The Yellowstone Road

Trip Start Aug 04, 2008
Trip End Ongoing

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Flag of United States  , Wyoming
Sunday, August 10, 2008

The rain finally caught up to me today. On another empty road I saw the clouds gathering to the north. It looked like I was going to be okay since I was going west then a bit south, but every now and then the road - route 20 - would bend north. "What are you DOING?" I would say. Then I missed a turnoff, and I was indeed heading north. It got dark and windy and started spitting rain. On the plains, the weather rules, and everything else - especially bikers - adjust. Finally I was getting too cold and a bit wet so I pulled over to put on my fleece and rain liner, ducking next to my bike for shelter. When I gotback on the road, 1/2 mile later I saw a sign - Rest Area 1/2 Mile. Then it cleared up. Very freaking funny.

Next up was the grand entrance into Yellowstone, by way of the Beartooth Highway, which is a VERY winding road that runs through the Beartooth Pass in the Absaroka Range at 10,947 ft. We had some crosswinds and some rain, but generally made it in good stead. I'd hate to be up there on a bad day. There are still a lot of Harleys on the road, as the Sturgis crows radiates outward to make the most of their excursion, and show off their new T-shirts.

Once in the park, the question was: where to camp? At thispoint time I ran into a friendly guy outside the Canyon Junction store, also traveling alone. His name was Norm and he was heading back to Salinas, CA from Sturgis on his Harley V-Rod. He suggested I check out Pebble Creek in the northeast section, where he was staying, and if it was full he'd share his campsite with me. I thanked him and took him up on this, and he said he'd see me there later.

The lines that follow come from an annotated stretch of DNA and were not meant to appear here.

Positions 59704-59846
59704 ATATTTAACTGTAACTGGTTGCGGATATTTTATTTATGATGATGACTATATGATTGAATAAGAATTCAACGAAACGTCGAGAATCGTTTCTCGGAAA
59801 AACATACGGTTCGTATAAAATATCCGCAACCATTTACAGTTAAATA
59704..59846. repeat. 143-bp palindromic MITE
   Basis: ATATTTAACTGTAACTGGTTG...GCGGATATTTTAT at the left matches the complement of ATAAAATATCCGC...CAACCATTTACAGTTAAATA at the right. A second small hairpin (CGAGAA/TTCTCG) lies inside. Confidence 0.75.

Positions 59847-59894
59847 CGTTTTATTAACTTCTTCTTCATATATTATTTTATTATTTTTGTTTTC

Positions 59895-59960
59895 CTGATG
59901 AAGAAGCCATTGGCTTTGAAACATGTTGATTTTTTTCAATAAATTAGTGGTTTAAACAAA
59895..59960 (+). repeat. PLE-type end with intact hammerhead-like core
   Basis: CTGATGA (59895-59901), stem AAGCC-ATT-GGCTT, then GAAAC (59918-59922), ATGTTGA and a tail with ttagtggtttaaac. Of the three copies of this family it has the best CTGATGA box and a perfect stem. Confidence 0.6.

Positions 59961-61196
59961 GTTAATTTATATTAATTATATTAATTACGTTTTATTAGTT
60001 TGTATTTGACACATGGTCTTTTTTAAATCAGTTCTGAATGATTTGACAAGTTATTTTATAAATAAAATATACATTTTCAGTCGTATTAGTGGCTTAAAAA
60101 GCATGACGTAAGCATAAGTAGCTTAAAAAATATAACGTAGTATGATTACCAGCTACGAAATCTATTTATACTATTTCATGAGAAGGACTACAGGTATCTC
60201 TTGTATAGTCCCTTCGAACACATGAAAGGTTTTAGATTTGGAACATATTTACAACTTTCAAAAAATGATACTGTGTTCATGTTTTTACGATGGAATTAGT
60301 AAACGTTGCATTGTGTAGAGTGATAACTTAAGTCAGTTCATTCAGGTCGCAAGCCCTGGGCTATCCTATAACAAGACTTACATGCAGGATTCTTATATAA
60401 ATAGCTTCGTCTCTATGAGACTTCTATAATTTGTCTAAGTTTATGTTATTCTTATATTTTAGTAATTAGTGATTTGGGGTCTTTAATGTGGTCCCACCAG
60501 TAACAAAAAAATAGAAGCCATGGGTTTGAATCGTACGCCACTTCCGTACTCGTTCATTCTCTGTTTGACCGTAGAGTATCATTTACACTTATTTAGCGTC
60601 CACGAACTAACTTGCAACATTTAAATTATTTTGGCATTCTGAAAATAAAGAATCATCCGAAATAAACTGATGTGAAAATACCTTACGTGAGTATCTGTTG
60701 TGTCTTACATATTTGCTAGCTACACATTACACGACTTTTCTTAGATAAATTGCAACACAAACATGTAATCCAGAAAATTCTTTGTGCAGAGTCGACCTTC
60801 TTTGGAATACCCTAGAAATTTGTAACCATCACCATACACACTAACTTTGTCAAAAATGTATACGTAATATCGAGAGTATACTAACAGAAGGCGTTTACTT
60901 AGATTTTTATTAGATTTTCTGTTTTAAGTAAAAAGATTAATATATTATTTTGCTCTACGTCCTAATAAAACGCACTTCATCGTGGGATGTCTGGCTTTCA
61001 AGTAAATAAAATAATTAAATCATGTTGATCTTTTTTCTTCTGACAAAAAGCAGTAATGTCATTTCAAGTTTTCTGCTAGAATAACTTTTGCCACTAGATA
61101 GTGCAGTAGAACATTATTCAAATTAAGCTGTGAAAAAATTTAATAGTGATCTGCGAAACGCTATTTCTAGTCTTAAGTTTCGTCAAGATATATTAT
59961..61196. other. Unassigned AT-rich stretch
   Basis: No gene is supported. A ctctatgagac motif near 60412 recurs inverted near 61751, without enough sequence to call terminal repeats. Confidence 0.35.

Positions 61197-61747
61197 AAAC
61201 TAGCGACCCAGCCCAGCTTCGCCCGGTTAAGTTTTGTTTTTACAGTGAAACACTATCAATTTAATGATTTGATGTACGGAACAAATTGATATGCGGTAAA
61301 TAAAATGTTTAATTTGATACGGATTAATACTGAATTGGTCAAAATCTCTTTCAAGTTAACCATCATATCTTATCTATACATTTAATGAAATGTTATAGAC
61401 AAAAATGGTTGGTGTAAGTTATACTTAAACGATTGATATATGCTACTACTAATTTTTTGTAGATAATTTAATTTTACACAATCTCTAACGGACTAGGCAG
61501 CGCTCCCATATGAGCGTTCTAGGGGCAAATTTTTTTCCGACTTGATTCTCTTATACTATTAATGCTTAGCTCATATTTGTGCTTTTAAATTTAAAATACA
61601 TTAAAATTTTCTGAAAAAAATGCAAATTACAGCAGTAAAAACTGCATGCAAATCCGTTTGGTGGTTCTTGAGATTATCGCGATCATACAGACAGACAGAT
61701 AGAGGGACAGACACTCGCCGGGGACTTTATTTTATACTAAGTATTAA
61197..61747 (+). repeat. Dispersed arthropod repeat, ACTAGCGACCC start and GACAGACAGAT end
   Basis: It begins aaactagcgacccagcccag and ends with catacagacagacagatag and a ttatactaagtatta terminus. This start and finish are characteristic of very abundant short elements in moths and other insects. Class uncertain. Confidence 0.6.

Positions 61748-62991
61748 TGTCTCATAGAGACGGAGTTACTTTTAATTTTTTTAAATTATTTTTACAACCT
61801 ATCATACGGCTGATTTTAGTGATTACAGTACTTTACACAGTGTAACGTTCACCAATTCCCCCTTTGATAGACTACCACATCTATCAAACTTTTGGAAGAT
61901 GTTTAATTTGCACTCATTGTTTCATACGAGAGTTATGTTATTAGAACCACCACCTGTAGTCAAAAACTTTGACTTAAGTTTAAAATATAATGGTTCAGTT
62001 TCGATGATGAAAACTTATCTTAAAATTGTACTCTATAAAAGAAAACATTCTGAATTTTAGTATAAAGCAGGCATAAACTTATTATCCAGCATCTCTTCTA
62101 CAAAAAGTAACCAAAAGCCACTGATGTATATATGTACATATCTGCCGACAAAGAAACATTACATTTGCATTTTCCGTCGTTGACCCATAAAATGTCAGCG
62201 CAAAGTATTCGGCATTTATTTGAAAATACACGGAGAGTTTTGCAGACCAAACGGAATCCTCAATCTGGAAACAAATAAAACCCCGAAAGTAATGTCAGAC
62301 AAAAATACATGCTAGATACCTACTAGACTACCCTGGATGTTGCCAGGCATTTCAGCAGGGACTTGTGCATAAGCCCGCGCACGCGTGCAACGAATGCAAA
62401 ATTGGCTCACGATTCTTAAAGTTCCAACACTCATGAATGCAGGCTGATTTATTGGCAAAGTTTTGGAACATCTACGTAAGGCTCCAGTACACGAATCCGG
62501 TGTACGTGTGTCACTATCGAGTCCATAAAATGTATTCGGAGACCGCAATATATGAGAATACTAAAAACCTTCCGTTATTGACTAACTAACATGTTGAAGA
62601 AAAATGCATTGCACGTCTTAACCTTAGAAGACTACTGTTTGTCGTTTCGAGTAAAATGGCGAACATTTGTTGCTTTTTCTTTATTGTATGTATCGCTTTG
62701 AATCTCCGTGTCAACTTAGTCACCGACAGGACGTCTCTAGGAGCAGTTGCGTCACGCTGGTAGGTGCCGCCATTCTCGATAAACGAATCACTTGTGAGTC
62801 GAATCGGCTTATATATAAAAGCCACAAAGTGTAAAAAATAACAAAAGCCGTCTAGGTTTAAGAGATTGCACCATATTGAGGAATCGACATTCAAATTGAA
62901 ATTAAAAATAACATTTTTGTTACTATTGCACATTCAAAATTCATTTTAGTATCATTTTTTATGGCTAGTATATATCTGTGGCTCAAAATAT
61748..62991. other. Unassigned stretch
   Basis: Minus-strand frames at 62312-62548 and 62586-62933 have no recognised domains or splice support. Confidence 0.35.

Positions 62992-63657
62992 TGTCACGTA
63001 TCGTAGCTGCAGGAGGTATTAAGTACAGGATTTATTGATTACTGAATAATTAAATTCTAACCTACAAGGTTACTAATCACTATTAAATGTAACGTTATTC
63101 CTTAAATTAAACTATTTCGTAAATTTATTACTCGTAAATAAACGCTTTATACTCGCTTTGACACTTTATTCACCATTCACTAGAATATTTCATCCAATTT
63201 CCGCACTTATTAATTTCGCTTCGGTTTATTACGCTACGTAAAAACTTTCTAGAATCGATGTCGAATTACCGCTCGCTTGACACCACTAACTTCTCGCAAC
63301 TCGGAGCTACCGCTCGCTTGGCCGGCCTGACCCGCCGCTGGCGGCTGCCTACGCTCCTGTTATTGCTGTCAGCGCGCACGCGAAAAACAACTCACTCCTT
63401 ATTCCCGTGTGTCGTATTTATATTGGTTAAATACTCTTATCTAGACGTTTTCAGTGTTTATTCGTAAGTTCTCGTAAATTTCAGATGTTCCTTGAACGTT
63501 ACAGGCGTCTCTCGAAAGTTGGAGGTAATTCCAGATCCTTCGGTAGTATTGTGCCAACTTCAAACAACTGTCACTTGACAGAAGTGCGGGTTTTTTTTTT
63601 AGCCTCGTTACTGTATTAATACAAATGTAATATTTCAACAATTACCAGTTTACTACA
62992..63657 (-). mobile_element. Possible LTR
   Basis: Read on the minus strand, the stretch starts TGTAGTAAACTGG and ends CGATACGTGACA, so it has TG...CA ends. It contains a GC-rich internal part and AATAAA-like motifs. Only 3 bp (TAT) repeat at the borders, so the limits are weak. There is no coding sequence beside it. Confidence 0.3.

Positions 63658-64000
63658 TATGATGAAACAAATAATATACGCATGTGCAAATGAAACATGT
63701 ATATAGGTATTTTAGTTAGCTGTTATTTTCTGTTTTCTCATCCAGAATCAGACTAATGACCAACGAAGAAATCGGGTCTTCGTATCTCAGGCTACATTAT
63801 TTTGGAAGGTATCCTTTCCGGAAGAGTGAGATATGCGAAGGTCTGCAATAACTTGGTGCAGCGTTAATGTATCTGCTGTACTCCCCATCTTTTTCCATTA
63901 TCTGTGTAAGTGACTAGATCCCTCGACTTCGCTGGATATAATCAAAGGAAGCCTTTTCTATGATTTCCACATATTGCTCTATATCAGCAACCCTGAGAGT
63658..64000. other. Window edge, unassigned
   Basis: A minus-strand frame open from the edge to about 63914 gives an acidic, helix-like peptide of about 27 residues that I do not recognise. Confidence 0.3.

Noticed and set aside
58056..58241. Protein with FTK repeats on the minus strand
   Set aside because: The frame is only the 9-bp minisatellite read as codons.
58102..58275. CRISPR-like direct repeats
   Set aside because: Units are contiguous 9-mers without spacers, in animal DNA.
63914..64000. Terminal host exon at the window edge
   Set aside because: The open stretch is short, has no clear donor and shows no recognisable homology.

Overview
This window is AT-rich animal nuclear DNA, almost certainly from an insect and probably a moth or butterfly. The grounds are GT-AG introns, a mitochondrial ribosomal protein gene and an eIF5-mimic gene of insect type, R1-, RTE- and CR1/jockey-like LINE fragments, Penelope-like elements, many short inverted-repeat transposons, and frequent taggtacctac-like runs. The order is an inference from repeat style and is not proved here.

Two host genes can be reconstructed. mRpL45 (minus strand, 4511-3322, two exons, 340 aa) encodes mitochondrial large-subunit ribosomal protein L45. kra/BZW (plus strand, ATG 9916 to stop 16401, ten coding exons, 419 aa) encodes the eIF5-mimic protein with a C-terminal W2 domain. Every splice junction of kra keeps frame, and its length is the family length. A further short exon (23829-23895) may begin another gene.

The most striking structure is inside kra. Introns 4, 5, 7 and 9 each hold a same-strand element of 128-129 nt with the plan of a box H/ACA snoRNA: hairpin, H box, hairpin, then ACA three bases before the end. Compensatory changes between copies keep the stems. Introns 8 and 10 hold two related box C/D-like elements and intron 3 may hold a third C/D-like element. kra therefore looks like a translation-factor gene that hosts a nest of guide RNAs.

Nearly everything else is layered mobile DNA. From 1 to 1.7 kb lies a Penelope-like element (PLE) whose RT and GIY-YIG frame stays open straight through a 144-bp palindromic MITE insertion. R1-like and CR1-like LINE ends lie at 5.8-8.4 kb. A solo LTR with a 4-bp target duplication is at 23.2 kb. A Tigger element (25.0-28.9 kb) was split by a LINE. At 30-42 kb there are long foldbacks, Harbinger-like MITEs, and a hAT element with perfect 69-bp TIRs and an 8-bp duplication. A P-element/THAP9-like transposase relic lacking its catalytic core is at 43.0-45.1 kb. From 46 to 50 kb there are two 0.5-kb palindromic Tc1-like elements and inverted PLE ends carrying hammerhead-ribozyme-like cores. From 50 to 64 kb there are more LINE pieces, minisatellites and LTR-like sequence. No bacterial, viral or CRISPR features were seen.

Pebble Creek is a great campground in the Lamar Valley, which is known for its natural beauty, as opposed to geysers - it's all fly fishing rivers and streams, and herds of buffalo. Ranger Ray toldme thatthey did indeed have a tent lot left, and I dropped $24 for a 2 day stay. Norm rolled in a couple of hours later, and we hung out that evening just chatting.

So Norm set me straight on Sturgis. He said there were a lot of old guys there, but young guys - and chicks - as well. They were all out at the Buffalo Chip, outside of Sturgis.

A guy at the Badlands campground had told me about the Chip. It's a huge fenced-off grasss field that is converted to a festival and campground for bikers, in the tens of thousands. I was in the bike line to get in when I decided that if I did I'd never make it back, so I headed back downtown (A little been-there-done-that, a little rational, and a little chicken. Where wermyfriends to talk me into it when I needed them?). Within that fence, all varieties of two-wheeled and variously clad mayhem ensued - for about a solid week. Norm reported crazy partying, gruesome accidents, and generallly a scene to be witnessed. Music was provided by ZZ Top and Kid Rock, among others. Thanks for setting me straight, Norm - Sturgis lives on, and changes for the better and the worse, as do most things.
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